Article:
All around him, Shinji sees people who have shut themselves off from the world, and committed themselves to doing a job. That’s Rei, the perfect soldier. He wants her to react in some way, he wants someone to relate to, but she won’t give him anything. It’s the same with his father, those two are the ones he wants to recognize him, and it kills him when he sees Rei and Gendo speaking. His father will give her affection, but not him.

The whole thing is a mess of bizarre Oedipal issues when you view it in light of the fact that Rei is at least partially a clone of Shinji’s mother, but at the same time was raised by Gendo so she’s both Shinji’s mother/sister, and yet, he’s still attracted to her. Shinji watches Rei and Gendo from afar, jealous, he wants to kill his father and fuck Rei, quite literally he would be Oedipus. And, the craziest thing is he’s watching all this inside Unit 01, which is essentially his mother’s womb.

The film makes more of an issue of Misato’s feelings towards Shinji. We spend less time at their home, but Ritsuko questions Misato’s motivations in taking Shinji in more. The whole Ritsuko/Misato past is unclear to me. I felt that Ritsuko was attracted to Misato, and that’s why she seems to hate everyone Misato gets involved with, that’s why she would be so worried that Misato is attracted to Shinji. If that’s the case, why is Ritsuko having sex with Gendo? I’d argue it’s a kind of Elektra complex, she both hates and wants to be her mother, if her mother had an affair with Gendo, she will too.

That’s an element of the story I’d actually like to see explored more. I think Rebuild might have been more interesting if it focused primarily on the adults, and their complicated relationships, basically switching the perspective so this works better as an addition to the series, not a replacement. As it is, this feels like a musician covering their own song ten years later, there’s some interest in seeing the differences, but I’d rather see a completely new story.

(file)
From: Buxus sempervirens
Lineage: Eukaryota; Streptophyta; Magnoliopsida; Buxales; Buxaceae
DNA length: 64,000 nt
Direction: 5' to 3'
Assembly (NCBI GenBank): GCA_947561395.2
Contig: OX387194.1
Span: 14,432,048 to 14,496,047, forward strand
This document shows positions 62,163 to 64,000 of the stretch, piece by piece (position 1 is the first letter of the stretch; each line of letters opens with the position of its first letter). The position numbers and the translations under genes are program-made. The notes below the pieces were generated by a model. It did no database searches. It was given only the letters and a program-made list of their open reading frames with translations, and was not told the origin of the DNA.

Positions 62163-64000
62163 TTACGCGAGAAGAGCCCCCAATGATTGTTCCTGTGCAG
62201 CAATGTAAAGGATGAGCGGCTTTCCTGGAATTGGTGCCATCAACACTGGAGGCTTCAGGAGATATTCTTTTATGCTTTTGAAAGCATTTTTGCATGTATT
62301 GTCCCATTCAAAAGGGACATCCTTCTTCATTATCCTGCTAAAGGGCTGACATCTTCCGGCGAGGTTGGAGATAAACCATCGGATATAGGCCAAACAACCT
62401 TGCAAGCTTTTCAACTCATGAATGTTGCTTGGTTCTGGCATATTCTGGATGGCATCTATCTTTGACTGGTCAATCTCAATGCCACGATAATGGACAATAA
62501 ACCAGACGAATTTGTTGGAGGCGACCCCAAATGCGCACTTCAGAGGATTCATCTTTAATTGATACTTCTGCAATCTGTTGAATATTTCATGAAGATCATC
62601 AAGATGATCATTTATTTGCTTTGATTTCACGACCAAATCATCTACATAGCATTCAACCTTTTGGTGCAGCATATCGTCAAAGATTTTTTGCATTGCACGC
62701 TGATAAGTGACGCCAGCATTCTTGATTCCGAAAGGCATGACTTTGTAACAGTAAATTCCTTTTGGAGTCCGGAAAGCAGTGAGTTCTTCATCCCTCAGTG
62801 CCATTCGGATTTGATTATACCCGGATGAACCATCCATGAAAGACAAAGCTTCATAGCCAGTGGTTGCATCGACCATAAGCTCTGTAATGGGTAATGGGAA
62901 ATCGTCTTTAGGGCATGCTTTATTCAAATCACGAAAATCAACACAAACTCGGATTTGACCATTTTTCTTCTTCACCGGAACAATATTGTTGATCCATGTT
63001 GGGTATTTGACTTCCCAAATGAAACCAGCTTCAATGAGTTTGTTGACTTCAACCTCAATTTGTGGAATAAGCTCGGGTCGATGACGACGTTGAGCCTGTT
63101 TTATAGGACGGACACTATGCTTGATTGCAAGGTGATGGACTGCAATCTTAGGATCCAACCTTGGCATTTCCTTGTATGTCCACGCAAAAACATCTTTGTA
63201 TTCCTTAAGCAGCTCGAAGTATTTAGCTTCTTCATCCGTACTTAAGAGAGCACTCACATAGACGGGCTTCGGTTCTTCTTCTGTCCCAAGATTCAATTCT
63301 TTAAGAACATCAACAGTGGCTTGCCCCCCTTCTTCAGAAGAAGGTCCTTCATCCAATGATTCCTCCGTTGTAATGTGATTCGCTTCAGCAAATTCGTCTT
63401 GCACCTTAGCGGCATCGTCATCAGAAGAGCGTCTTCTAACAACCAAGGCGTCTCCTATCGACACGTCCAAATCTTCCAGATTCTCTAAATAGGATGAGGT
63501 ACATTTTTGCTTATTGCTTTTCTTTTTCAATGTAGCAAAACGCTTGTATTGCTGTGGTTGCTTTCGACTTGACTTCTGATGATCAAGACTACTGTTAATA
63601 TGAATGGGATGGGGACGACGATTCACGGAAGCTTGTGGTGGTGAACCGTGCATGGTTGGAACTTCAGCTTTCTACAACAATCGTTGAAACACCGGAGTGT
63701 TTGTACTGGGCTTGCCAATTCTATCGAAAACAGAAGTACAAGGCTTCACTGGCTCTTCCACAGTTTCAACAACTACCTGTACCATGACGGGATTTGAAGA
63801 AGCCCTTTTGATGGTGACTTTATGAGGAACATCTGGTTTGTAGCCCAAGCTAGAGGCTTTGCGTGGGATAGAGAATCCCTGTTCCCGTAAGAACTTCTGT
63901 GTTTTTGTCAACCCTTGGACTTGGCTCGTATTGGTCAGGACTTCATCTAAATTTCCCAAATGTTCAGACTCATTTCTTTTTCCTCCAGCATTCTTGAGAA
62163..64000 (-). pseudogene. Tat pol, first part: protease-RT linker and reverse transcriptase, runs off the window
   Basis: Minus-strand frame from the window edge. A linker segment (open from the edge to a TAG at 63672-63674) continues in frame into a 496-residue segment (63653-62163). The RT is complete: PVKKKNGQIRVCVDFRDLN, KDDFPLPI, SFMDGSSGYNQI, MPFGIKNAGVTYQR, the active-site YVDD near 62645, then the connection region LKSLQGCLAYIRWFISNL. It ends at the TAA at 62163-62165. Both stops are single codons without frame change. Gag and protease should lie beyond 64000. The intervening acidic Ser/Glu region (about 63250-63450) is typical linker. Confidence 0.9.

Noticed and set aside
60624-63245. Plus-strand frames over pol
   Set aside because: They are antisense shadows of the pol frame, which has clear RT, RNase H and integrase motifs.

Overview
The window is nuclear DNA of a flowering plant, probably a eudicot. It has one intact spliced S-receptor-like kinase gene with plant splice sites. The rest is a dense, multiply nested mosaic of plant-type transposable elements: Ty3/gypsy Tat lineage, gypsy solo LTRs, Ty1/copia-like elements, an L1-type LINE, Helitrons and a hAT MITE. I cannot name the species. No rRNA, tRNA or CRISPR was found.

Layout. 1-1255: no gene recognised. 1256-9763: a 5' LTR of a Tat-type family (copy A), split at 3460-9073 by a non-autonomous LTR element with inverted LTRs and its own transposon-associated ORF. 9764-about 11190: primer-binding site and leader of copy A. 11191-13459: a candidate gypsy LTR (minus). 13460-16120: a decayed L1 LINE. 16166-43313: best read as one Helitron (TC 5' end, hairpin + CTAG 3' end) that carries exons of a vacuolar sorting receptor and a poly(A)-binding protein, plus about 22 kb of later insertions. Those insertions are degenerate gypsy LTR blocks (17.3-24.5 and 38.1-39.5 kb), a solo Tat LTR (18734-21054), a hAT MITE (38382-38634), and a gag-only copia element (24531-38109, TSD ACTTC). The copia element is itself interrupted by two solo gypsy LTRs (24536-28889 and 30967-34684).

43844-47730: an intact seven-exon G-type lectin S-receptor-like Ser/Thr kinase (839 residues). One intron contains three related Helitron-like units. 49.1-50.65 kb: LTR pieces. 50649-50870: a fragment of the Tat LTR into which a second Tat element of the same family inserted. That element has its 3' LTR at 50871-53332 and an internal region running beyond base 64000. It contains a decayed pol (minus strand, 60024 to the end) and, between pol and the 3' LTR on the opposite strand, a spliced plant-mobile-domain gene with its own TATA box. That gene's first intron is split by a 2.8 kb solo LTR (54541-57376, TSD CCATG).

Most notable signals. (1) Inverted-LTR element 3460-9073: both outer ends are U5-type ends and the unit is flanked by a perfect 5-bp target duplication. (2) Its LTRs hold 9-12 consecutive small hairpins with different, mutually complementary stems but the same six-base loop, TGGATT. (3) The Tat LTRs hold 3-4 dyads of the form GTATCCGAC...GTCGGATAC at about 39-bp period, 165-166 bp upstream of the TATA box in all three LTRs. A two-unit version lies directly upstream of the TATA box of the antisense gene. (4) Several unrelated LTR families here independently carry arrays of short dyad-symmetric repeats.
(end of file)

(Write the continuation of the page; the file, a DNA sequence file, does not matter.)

That’s sort of the conundrum of the project. I’m happy it exists, it looks amazing, and in many ways is what I wanted Eva to be the first time I watched it. Much of the goofy stuff is excised, there’s fewer scenes at school and at Misato’s house and everything seems to hang together better as a singular narrative. However, once you see the whole series, the purpose of those goofy scenes becomes clear. Because we’re attached to Shinji, because we’ve seen him in a more normal situation, the awful things he goes through feel more awful. I still think they could have been handled better, but all those goofy school and home scenes are worth it for that five minute sequence in the finale when we see Shinji’s alternate world. Just hearing the wacky comedy theme come back after ten episodes of absolute horror hit me so hard.

And, I think the loss of those scenes, annoying though they were, takes away some of the scope of the story. It’s the difference between TV series storytelling and film storytelling. A film inherently has to be more focused, there has to be a beginning and ending, and everything must fit into some kind of structure. Even as the first of four films, this feels like a unified narrative in a way the series never did. On the series, new angels appeared every episode, stuff happened and we got the sense of time passing and life being lived. Here, I don’t get that same sense of time passing. If I had to guess, I’d say this whole movie takes place in about two weeks, while the series felt like it took place over the course of months.

The reason for that is, when you watch a movie, the characters don’t have time to go off and do their own thing. Episodic structure makes it easier for you to believe these characters have lives off screen. You watch an episode, go off and do some other stuff, then come back and watch another. So, it’s logical to think they’d be doing other stuff while you were gone. I think that’s why it sometimes feels weird when you have a show come back from a summer cliffhanger and all the characters are in the same place. If your life has changed, why shouldn’t theirs?